How Fintechs Can Transform Small-Business Lending
Small and medium-sized enterprises (SMEs) play a surprisingly large role in the global economy. These companies and microfirms account for nearly 63% of employment in developed countries, according to the Organization for Economic Cooperation and Development.
But those businesses can thrive only with a steady supply of debt and equity. Those are the lifeblood of established businesses and startups. However, both approaches have downsides.
Lengthy approval processes, risk of high debt and pressure to repay loans at high interest rates can exert enormous pressure on SMEs and compromise growth. Meanwhile, equity financing dilutes control and can disrupt business if the fit is not right.
Although established financial services firms have long-standing offerings for SMEs, fintechs are driving innovation. They are developing newer models for underserved populations, particularly in developing countries. For instance, microfinance is a lending service that provides very small business loans — ones that banks don’t find profitable or perhaps don’t even know how to offer. Fintechs have harnessed mobile channels to tap into this service by providing a seamless user experience and using data to effectively underwrite loans. Some companies report write-offs lower than 5%, a number that would impress most banks.
Another option that has gained significant traction is crowdfunding, where family, friends and the general public donate small amounts to support local SMEs and startups. This model uses social and digital media platforms. Several fintech firms, including Kickstarter, RocketHub and Crowdcube, are already using this approach to provide compelling offerings.
The opportunities for SME lending vary by region. The European Investment Fund found that bank loans and overdrafts were the primary instruments for SME financing in Europe, followed by leasing, equity and factoring. In the United States, online lending companies provided $10 billion in funding to nearly 180,000 small businesses from 2015 to 2017, according to economic research firm NDP Analytics.
Despite its contribution to economic growth, the SME segment is still plagued by inadequate financing. Limited access to finance is among the top-ranked challenges for SMEs in developing countries. SME lending is a high-touch, expensive affair in which banks often struggle to fit small businesses into traditional relationship-lending models.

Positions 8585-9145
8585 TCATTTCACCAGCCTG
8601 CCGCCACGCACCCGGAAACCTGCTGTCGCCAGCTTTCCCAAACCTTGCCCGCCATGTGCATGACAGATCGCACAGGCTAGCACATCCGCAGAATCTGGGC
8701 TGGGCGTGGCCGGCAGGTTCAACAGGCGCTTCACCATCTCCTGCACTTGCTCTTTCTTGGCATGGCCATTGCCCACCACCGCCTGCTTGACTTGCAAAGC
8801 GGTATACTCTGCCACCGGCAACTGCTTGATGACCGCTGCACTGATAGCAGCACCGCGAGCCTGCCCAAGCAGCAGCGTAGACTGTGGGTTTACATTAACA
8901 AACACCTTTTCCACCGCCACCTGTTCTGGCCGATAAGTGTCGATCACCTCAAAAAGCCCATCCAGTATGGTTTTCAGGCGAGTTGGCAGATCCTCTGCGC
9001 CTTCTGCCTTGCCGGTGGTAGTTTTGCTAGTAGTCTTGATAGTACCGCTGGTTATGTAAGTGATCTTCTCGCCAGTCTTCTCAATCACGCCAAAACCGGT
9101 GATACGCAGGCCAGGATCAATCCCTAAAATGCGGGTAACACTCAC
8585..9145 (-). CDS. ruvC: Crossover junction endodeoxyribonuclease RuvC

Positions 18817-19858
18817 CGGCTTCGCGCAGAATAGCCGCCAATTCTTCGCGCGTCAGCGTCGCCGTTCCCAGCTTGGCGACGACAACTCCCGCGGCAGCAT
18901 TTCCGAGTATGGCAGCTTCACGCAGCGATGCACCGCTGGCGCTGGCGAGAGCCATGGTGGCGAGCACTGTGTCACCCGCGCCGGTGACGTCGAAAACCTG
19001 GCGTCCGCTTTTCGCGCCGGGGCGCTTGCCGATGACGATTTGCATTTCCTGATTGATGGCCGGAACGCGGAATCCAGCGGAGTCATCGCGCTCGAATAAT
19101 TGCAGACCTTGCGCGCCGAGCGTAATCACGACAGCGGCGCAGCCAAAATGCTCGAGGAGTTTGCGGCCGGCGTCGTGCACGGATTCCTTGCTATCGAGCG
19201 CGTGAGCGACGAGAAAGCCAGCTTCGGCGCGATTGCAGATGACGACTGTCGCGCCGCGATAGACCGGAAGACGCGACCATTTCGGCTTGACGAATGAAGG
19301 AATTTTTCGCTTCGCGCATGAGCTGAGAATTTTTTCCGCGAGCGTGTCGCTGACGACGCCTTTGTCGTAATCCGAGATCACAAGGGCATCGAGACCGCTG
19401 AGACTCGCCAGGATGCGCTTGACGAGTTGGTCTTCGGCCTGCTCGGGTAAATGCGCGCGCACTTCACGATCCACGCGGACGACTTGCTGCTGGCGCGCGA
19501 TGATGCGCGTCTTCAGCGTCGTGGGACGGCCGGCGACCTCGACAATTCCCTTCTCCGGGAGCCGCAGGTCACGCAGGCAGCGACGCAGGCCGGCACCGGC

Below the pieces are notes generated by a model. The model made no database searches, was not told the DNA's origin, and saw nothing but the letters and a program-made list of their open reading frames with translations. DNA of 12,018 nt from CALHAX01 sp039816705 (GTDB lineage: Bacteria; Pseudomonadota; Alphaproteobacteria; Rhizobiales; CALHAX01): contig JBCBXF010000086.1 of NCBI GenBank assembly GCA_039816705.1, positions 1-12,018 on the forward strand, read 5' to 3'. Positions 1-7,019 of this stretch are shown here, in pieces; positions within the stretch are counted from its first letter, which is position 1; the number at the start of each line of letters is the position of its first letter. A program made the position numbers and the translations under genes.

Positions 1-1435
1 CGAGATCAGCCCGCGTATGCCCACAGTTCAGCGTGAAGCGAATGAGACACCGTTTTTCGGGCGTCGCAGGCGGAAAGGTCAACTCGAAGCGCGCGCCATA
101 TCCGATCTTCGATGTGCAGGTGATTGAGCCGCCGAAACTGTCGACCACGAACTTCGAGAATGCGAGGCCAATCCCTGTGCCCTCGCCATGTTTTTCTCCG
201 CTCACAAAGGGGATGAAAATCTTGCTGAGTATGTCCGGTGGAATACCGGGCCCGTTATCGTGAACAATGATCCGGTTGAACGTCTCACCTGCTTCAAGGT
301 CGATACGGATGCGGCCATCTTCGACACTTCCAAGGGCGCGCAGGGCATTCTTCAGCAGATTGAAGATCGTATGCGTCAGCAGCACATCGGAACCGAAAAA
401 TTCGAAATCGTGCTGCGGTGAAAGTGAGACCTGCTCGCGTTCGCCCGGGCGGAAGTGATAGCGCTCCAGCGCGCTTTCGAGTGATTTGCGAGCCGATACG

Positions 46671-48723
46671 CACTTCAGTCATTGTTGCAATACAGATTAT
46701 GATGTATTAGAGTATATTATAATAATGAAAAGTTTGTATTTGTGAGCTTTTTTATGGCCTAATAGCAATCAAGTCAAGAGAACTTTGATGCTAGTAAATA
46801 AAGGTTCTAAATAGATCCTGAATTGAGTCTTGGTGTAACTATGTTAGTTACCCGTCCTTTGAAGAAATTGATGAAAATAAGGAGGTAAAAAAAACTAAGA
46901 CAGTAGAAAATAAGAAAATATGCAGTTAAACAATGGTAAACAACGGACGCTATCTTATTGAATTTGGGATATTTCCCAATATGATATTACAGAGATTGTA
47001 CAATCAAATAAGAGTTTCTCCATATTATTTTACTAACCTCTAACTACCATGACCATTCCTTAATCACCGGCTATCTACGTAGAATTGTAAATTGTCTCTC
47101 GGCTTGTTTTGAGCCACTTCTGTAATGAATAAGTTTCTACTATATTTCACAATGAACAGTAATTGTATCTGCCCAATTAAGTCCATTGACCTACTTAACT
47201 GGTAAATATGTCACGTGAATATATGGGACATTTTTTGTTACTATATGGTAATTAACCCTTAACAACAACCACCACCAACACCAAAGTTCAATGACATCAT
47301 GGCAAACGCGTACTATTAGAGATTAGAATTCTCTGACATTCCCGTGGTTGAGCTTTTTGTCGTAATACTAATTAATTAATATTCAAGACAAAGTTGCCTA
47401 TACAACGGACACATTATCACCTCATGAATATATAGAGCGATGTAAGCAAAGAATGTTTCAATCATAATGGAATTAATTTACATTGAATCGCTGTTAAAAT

Here again, fintech startups are changing the game through marketplace (peer-to-peer) lending that features unsecured loans and data-driven credit scoring. These models take advantage of low underwriting costs and automation to deliver competitive interest rates as well as to offer faster and more convenient access to funds.
Other lending barriers include regulatory challenges involving cross-border investments, high personal liability, ineffective budgeting practices and steep overhead. Also, many banks consider loans of less than $250,000 unprofitable. All these factors have led to a decline in external financing for SME lending.
Meanwhile, fintech companies have proven they are adept at using technology to standardize and automate underwriting processes, thereby delivering a superior customer experience. And their low-cost, innovative and flexible solutions can solve a range of problems faced by small-business owners today.
Also, the emergence of online payment platforms is ushering in an era when entrepreneurs can share financial information online and find lenders that approve and disburse small loans for their businesses.
These fintech gains, however, need not come at the cost of the banking industry. Traditional financial institutions can collaborate with platforms that will help optimize their relationships with small businesses. Solutions such as Wave, Autobooks and LendGenius help financial institutions provide services needed by SMEs.
Banks can enable fintechs, either as sources of funds or as partners in reaching underserved SME segments. There is an opportunity to further transform small-business lending by finding underserved markets, appealing to digital natives and using better sources of data to augment underwriting.